Spirit of 'Singapore Together' crucial as country recovers from Covid-19 crisis, says Heng Swee Keat

SINGAPORE – Singaporeans need to continue to stand together as the country recovers from the coronavirus crisis, Deputy Prime Minister Heng Swee Keat told Parliament on Tuesday (May 26), as he unveiled Singapore’s fourth Budget for the year.

The “Fortitude Budget”, as he calls it, will commit an extra $33 billion to bolster the country’s efforts to ride through the Covid-19 pandemic. Combined with the three earlier budgets, this takes the total amount of money the Government is dedicating to this cause to $92.9 billion.

“The battle against Covid-19 will be a long one. The road ahead will be uncertain, with more ups and downs,” said Mr Heng, who is also the Finance Minister.

“Our generation must have the fortitude to persevere, to adapt and to emerge stronger, just like our founding generation. This is why I have named this our Fortitude Budget – courage in adversity.”

Singaporeans from all walks of life have responded to the crisis with “unity, resilience and in solidarity”, he said, acknowledging the efforts of various groups of people in the community.

The country is building up its local production of surgical and cloth masks, and steps have been taken to control the spread of the coronavirus in migrant workers’ dormitories, he added.

“Our agencies pulled out all the stops to set up centres in a matter of days, and have been running major operations to take care of the workers. NGOs (non-governmental organisations), such as the Migrant Workers’ Centre, and volunteer groups such as the Covid-19 Migrant Support Coalition, are also providing significant support.

“Many are coming forward to contribute their resources, skills and gifts to help the wider community get through this together.”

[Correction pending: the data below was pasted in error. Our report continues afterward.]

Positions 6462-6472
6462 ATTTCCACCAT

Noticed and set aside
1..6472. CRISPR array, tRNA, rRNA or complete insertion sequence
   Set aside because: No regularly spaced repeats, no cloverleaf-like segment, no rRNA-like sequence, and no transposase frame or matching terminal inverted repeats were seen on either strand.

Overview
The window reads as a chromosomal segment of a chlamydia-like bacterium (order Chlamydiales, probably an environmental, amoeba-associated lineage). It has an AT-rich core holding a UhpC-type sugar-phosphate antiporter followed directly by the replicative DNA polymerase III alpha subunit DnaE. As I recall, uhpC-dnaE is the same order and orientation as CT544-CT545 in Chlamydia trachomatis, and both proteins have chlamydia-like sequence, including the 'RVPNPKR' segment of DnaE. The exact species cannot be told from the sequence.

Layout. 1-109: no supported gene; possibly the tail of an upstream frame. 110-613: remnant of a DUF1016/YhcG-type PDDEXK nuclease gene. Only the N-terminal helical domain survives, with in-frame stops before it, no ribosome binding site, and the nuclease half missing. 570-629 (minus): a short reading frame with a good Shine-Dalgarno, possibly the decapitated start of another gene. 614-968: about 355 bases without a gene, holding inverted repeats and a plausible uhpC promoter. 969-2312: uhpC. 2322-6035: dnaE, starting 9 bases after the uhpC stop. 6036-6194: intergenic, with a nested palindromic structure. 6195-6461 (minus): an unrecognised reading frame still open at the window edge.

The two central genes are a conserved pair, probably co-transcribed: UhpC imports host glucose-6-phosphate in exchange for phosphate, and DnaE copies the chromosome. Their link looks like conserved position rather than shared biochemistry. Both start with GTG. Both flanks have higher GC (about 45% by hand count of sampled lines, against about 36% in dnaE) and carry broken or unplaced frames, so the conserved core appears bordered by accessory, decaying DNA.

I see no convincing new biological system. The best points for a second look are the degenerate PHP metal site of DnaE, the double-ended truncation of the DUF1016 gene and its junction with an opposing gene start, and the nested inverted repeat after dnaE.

More than 32,000 people in Singapore have been infected with Covid-19. Most of the new cases have been foreign workers living in dormitories.

He also praised the good work of other groups – from arts company 3Pumpkins’ online programmes for Malay, Mandarin and dialect-speaking audiences to the people who provide emotional support via the 24-hour National Care Hotline.

“This spirit of Singapore Together will be critical, as we come together to recover and rebuild for a stronger, more sustainable tomorrow.”

Singapore’s “circuit breaker” social distancing measures will be eased in phases from June 2 onwards. Mr Heng urged Singaporeans to comply with these measures.

“Our collective action protects us, our families, our community and our lives.”

He urged businesses to support one another.

“Larger businesses can bring forward procurement and payment schedules to help their suppliers. Our trade associations and chambers (TACs) have stepped up to support businesses. For example, the Singapore Indian Chamber of Commerce and Industry has formed a Covid-19 task force to raise funds to support their micro-SME members.

“And, of course, landlords can support their tenants.”

He added that the Emerging Stronger Task Force is also partnering business leaders, owners of small and medium-sized enterprises (SMEs), industry experts and TACs as it studies how the country can emerge stronger in the post-Covid world.

“In the spirit of Singapore Together, I hope Singaporeans will participate to share your ideas,” he said.

Mr Heng also said society must take special care of its more vulnerable members, such as seniors, those with special needs and people who have lost their jobs. The Government is implementing “many help schemes” to address their needs, he added.

“Some groups have been more severely affected, such as low-wage workers in informal jobs and self-employed persons, whose incomes have fallen sharply. We will continue to assist them, and help to strengthen their longer-term social security.

“Our social service agencies, charities and volunteers have stepped up – let us mobilise everyone to do our part to build a more resilient Singapore.”

Source: Read Full Article